IMD welcomed more than 200 alumni back onto its Lausanne campus for its 2023 alumni symposium on the topic of Leadership in the age of ambiguity: Exploring your agency as a global leader in times of turbulence.
This year’s event took place as business leaders contend with increasing sources of uncertainty, from geopolitical tension that is fracturing our globalized world, to climate change, and the rapid advancement of new technologies like generative Artificial Intelligence (AI).
The war in Ukraine is an ever-present crisis and alumni at the event were privileged to hear from Oleksandra Matviichuk, a Ukrainian human rights lawyer and Head of the Center for Civil Liberties (CLL), who said Russia’s invasion of her country had exposed the fragility of international systems.
“When you can’t rely on the international system of peace and security and legal instrument, you can still rely on people,” she said in a moving address, where she shared some examples of the more than 52,000 cases of war crimes the CLL has documented since the invasion.
Matviichuk warned that people living in well-developed countries where citizens relied on the state for protection were “consumers not producers” of democracy.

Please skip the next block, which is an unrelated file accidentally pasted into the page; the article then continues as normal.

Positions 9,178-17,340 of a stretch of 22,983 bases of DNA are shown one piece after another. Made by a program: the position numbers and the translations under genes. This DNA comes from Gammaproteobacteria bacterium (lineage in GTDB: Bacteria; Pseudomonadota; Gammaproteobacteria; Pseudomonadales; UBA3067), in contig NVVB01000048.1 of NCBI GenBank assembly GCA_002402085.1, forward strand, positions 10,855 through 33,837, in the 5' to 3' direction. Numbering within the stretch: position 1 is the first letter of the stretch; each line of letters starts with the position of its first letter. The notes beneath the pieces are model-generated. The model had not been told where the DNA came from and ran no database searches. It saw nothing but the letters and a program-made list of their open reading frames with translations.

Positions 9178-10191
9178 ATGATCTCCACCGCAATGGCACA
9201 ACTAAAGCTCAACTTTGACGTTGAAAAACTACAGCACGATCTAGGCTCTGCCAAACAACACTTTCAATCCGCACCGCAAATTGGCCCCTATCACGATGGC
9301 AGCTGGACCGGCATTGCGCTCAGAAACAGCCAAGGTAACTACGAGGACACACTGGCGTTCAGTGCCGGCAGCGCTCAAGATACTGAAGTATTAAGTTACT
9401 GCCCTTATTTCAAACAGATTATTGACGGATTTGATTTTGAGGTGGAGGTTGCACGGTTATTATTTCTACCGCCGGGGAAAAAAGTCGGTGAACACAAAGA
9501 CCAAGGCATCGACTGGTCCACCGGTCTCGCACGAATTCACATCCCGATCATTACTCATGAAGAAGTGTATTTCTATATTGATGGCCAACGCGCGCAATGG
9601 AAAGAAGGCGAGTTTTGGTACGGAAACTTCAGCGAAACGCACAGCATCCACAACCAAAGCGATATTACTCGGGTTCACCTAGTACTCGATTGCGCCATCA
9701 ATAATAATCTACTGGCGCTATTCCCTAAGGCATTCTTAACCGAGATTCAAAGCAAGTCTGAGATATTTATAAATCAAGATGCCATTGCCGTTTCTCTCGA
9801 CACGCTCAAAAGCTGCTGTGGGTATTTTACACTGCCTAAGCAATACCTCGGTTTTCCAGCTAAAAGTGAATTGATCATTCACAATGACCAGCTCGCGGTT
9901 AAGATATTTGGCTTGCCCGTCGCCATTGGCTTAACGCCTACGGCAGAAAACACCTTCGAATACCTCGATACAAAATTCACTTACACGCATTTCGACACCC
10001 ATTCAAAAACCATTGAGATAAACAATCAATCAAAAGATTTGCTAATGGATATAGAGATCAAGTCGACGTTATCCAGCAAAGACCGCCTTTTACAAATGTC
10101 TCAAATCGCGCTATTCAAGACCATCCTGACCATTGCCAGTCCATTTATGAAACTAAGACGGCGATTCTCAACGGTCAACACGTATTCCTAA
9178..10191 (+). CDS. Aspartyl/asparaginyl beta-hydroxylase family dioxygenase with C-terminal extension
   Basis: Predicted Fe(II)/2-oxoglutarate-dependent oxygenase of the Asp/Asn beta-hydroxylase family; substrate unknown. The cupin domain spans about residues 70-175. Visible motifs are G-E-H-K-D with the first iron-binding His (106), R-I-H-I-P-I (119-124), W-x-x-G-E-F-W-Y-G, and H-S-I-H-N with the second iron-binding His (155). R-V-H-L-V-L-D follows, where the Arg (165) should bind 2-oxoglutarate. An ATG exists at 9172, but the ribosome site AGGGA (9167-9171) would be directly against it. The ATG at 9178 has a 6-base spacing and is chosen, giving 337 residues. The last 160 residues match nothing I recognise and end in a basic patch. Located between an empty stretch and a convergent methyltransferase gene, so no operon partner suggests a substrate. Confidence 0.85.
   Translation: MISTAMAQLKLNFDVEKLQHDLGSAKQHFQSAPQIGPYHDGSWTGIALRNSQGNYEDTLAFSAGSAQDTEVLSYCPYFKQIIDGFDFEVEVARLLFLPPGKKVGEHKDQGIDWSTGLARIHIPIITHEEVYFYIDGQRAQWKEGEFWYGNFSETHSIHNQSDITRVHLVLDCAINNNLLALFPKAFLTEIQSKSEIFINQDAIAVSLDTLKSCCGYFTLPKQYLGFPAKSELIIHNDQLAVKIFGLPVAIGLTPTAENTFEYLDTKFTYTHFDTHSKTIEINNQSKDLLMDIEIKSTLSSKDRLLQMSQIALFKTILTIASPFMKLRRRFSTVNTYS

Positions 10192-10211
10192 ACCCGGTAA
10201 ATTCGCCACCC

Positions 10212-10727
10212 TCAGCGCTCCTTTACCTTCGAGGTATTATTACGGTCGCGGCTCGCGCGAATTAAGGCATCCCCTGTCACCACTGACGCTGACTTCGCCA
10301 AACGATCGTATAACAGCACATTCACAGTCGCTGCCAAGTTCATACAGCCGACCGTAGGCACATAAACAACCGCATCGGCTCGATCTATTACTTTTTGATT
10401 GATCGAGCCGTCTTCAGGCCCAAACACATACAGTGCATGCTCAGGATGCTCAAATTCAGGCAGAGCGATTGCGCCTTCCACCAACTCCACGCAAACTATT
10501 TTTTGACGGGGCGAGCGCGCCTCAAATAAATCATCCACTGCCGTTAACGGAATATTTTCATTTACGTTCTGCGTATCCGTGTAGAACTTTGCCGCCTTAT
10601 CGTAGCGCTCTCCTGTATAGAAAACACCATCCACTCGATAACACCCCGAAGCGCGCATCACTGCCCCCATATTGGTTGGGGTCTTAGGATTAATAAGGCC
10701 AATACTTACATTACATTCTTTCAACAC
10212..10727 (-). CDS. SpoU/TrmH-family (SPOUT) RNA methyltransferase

“They don’t understand its real value. They start to think that freedom is the possibility to make a choice between cheeses in supermarkets. But freedom is very fragile and our world is so interconnected that only the spread of freedom will make our world safer,” she said in conversation with IMD alumna and CEO at Media Trust Su-Mei Thompson.
Western companies are beneficiaries of this system of democracy and human rights, she said, urging business leaders to take responsible, if difficult, decisions.
Globalization in a time of geopolitics
Earlier in the day, Niccolò Pisani, Professor of Strategy and International Business, had presented his research conducted with Simon Evenett from the University of St. Gallen showing that – despite huge pressure from the public and stakeholders – less than 9% of western firms had divested their Russian investments by December 2022.
The findings underscored the complexities and high costs faced by companies, as well as the moral dilemmas involving a firm’s responsibility towards local staff.
This was a point addressed by Magdi Batato, Executive Vice President and Head of Operation for the Nestlé group in his conversation with Michael Watkins, Professor of Leadership and Organizational Change. Nestlé has faced criticism for its continued presence in Russia.
Batato said Nestlé has halted the sale of its international brands and coffee but has continued to sell infant formula and certain types of pet food. “Is it perfect? Maybe not seen by other eyes. What we have thrown into the equation is our 8,000 employees. Because somehow, we owe them something. We cannot simply abandon them as well,” he said.
Pisani highlighted in his session that companies were now more likely to do business in another country based on geopolitical closeness rather than geographic proximity. This “friendshoring” could stoke inflationary pressures because supply chains won’t be built just for efficiency any more.